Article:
But it is all a waste of time: the Losers may vote or not vote, they may flap their gums at the breakfast table or twinkle their toes up and down the street holding signs, where they may take part in peaceful protest or get teargassed and shot with rubber bullets—the result will be exactly the same. No matter who US politicians claim to be, all of them exhibit two powerful but conflicting tendencies: to bureaucratize and to privatize.

    The bureaucratizers among them wants to grow public bureaucracies, creating political machines and systems of patronage, and providing ample scope for pork barrel politics. The privatizers among them want to dismantle public institutions and privatize everything under the sun in order to shrink the public realm and to enhance the concentration of private wealth. These two imperatives are at odds, not for any ideological reason, but simply because there is an inevitable tug of war between them: big public bureaucracies expand the public realm, but privatizing the public realm shrinks it. All American politicians find it in their interest to both expand government and to privatize its functions. When the US economy is growing nicely, the two factions find that their wishes are granted, and they go merrily along enlarging federal and local bureaucracies while assisting in the concentration of wealth, making everyone they care about happy—everyone except the population, which is being steadily driven into bankruptcy and destitution, but that’s just a problem of perception, easily remedied by an army of political consultants come election time. This public-private feeding frenzy is called “bipartisanship.”

    When the economy isn’t growing, the two factions are forced to square off against each other in what amounts to a zero-sum game. This is called ‘gridlock.’ … A continuously shrinking economy assures continuous gridlock. Although most if not all political commentators are on record saying that gridlock a bad thing, it is hard to find a reason to agree with them.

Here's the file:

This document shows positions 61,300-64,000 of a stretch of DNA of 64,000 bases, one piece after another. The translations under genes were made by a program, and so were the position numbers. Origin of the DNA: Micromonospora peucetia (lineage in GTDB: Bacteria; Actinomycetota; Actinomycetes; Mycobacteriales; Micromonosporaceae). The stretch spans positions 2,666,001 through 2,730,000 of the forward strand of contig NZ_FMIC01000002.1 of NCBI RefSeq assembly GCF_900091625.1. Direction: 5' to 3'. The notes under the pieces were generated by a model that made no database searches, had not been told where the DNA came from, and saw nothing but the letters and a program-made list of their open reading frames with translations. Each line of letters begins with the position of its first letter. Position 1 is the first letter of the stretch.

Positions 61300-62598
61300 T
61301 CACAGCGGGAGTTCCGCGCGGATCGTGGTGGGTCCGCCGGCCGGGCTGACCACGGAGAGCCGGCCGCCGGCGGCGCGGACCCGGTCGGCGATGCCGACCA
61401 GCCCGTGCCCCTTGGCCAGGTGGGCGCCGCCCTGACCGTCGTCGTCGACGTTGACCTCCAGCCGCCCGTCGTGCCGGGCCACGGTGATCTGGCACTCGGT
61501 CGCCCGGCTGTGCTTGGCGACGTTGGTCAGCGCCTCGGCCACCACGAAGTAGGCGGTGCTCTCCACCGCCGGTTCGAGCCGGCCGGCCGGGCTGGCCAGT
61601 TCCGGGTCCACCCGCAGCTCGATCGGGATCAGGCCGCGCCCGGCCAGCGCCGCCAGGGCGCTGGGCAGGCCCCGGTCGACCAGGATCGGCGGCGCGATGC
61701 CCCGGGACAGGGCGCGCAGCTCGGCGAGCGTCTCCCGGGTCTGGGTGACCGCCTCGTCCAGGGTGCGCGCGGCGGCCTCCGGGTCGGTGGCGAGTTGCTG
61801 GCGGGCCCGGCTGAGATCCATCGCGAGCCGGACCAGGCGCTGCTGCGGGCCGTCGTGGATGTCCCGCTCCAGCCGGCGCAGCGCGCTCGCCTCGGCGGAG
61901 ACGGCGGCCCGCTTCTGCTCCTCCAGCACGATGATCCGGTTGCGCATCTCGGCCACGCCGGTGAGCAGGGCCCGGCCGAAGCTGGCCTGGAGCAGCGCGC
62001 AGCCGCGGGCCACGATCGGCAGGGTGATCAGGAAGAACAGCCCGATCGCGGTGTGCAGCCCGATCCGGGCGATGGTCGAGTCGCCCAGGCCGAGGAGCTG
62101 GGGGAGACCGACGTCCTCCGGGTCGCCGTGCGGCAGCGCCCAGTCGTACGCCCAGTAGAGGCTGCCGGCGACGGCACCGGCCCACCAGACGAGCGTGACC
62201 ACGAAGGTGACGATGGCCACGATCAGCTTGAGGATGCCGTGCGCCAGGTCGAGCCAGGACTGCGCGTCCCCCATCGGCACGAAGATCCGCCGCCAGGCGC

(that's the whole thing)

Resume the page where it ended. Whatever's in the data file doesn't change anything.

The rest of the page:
Given the country’s predicament, which of the two fruits would we wish this putatively beneficial bipartisanship to yield: the gift of more federal and local bureaucracy or the gift of more privatization and concentration of private wealth in fewer and fewer hands? Let us suppose that you are a big fan of government bureaucracy; how, then, do you expect the country to be able to afford to feed all these bureaucrats when the economy—and therefore the tax base— is shrinking? And supposing that you idolize the ultra-rich and expect to become one yourself as soon as you win the lottery; how, then, do you expect your riches to amount to anything, seeing as the vast majority of this private wealth is positioned ‘long paper’—currency, stocks, bonds, intellectual property or some more exotic or even toxic pieces of paper with letters and numbers printed on them. All of these financial instruments are bets on the future good performance of the US economy, which, by the way, is shrinking.

    A continuously shrinking economy is a large incinerator of paper wealth, and all these paper instruments are in the end just ephemera or memorabilia, like tickets to a show that’s been cancelled. The bureaucratic contingent and the wealthy-on-paper contingent have enough paper between the two of them to feed the fire for a little while longer, but does the country really need a bipartisan effort increase this rate of combustion? If you enjoy being part of this system, and want to show your appreciation for it by casting a vote, you might as well vote for gridlock, because doing so is more likely to prolong your pleasure.”

    — Dmitri Orlov, 2010